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Davy Jones was a singer and actor who found fame as a member of the pop group the Monkees, on the television show of the same name.
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The name Davy Jones will forever conjure up images of the immensely popular, teen idol heartthrob from the Monkees.
The Monkees member Davy Jones will always be the cute singer and tambourine player with stars in his eyes. After The Monkees, he continued to his sing and act. Davy Jones passed away on 2/29/2012.
Hey, hey, it's the Monkees! Here's everything you ever wanted to know about the first of the manufactured bands that shocked the music industry in the 60s by generating a slew of hits.
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The Monkees debuted on television in September 1966, and Davy Jones attracted a lot of attention from fans for his charm, wit, warm sense of humor and boyish good looks. The Monkees soon scored on the music charts with hits like "I'm a Believer," "Pleasant Valley Sunday" and "Daydream Believer"—covers of songs originally released by Neil Diamond,
"I got hate letters from girls all over America because I wouldn't go to the prom with them."
"Justin Bieber stole my haircut. And Axl Rose stole my dance!"
Gerry Goffin and Carole King, and John Stewart, respectively—and their albums sold millions of copies. Jones later wrote several autobiographies, including 1987's They Made a Monkee Out of Me.
A member of the Monkees, Davy Jones became a popular teen idol in the late 1960s. He began an acting career at the age of 11, winning a role on the popular British soap opera Coronation Street.
Jones trained to become a jockey for a time, but gave up that career path to perform on stage. He played the Artful Dodger in a London production of the musical Oliver!, reprising the role for his Broadway debut in 1963. He received a Tony Award nomination for his performance that same year.
Jones landed a few television guest appearances and other roles before landing his big break: Along with Michael Nesmith, Peter Tork and Mickey Dolenz, he was selected to perform on a new TV series about a rock group modeled after the Beatles. The Monkees debuted in September 1966, with audiences adoring the humorous antics of the manufactured band. Jones especially attracted attention from fans due to his charm and boyish good looks.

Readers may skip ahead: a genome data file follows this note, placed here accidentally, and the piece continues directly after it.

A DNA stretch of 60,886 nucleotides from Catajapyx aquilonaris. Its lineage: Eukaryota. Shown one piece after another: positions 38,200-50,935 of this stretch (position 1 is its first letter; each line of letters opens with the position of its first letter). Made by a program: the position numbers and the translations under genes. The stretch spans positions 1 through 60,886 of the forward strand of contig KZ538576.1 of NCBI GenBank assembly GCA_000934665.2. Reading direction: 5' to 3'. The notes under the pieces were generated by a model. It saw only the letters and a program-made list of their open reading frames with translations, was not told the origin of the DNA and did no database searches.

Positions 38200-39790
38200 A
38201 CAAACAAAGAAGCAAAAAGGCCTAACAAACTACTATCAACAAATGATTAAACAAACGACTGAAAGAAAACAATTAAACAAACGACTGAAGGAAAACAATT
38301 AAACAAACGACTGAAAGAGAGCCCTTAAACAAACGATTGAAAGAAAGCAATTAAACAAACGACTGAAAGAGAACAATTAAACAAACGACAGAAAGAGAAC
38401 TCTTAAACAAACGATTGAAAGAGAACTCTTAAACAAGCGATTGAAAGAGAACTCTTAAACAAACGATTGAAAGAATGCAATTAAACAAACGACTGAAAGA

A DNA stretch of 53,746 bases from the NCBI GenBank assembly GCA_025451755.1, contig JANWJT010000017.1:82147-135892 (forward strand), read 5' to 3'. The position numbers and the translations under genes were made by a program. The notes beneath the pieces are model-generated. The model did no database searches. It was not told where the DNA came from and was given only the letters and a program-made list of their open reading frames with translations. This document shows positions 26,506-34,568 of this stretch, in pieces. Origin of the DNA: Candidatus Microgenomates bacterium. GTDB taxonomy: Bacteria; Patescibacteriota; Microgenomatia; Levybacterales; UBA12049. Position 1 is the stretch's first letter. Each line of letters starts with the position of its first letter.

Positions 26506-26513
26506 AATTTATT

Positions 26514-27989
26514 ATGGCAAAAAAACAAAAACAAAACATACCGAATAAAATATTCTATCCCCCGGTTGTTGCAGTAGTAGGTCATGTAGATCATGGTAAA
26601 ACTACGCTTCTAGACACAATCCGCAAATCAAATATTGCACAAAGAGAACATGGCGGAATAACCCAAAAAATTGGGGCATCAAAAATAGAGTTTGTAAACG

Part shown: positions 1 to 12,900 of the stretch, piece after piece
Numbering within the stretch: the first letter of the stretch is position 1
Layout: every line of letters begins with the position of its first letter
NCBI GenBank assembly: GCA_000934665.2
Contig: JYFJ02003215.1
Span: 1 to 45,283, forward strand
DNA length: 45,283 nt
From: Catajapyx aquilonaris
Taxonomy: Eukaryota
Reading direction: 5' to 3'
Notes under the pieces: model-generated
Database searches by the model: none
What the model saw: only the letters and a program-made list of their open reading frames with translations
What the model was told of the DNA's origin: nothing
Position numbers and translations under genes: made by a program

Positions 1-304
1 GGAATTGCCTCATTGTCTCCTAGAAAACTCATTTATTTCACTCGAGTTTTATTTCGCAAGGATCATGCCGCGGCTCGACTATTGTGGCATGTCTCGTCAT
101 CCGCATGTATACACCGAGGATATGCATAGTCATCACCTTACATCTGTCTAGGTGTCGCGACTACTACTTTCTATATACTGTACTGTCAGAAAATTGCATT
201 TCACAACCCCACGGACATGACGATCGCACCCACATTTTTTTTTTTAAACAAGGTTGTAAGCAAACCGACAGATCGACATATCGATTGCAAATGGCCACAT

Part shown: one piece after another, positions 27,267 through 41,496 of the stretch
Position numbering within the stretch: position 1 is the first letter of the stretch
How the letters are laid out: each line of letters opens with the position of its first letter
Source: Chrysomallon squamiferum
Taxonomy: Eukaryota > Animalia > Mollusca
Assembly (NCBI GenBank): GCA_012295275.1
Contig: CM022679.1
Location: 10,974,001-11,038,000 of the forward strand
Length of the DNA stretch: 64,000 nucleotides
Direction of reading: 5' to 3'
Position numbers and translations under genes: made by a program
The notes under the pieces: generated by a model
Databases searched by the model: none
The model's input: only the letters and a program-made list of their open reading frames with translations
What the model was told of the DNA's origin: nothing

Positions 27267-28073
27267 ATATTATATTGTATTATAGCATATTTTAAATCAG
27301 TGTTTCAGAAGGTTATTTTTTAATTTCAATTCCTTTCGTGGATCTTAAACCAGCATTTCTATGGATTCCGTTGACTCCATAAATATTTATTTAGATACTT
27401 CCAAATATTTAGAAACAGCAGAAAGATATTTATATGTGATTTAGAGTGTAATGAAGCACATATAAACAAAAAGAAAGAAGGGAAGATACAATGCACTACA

It wasn't long before the Monkees scored on the music charts. Their version of Neil Diamond's "I'm a Believer" and "Last Train to Clarksville" were their first No. 1 hits. More successful singles followed, including another Neil Diamond tune, "Little Bit Me, Little Bit You"; Gerry Goffin's and Carole King's "Pleasant Valley Sunday"; and "Daydream Believer" by John Stewart of the Kingston Trio. Their albums sold millions of copies.
The Monkees even starred in their own feature film, Head, released in 1968. Unfortunately for the so-called "Pre-Fab Four," the movie was a box-office dued. That same year, their series was canceled and Tork left the group. Jones and the remaining members soldiered on for a while, releasing 1969's Instant Replay before splitting up.
Thereafter, Jones continued acting and singing. He released a self-titled album in 1971. That same year, he made a memorable appearance on the hit family sitcom The Brady Bunch, playing himself as well as Marsha Brady's dream date for the prom. Jones had guest roles on a number of other shows, capitalizing on his popularity as a teen idol.
Returning to music, Jones teamed up with Dolenz and former Monkees songwriters Tommy Boyce and Bobby Hart to work on a new project. The group released one album together in 1976, which failed to make much of an impression on the music-buying public.
There was a renewed interest in the Monkees, however, in the 1980s, when some of the group's original recordings returned to the charts.
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In 1965, over 400 people responded to an ad seeking young men for a new television show about a rock group called The Monkees. The Monkees, starring Davy Jones, Micky Dolenz, Michael Nesmith, and Peter Tork premiered on September 12, 1966, and audiences adored the humorous antics of the band. Though made for TV, The Monkees had real-life hits and struggled against their "Pre-Fab Four" image. Some of their best-loved and number one hits included Neil Diamond's "I'm a Believer" and "Last Train to Clarksville." More successful singles followed, including another Neil Diamond song, "Little Bit Me, Little Bit You," Gerry Goffin and Carole King's "Pleasant Valley Sunday", and "Daydream Believer" by John Stewart of the Kingston Trio.
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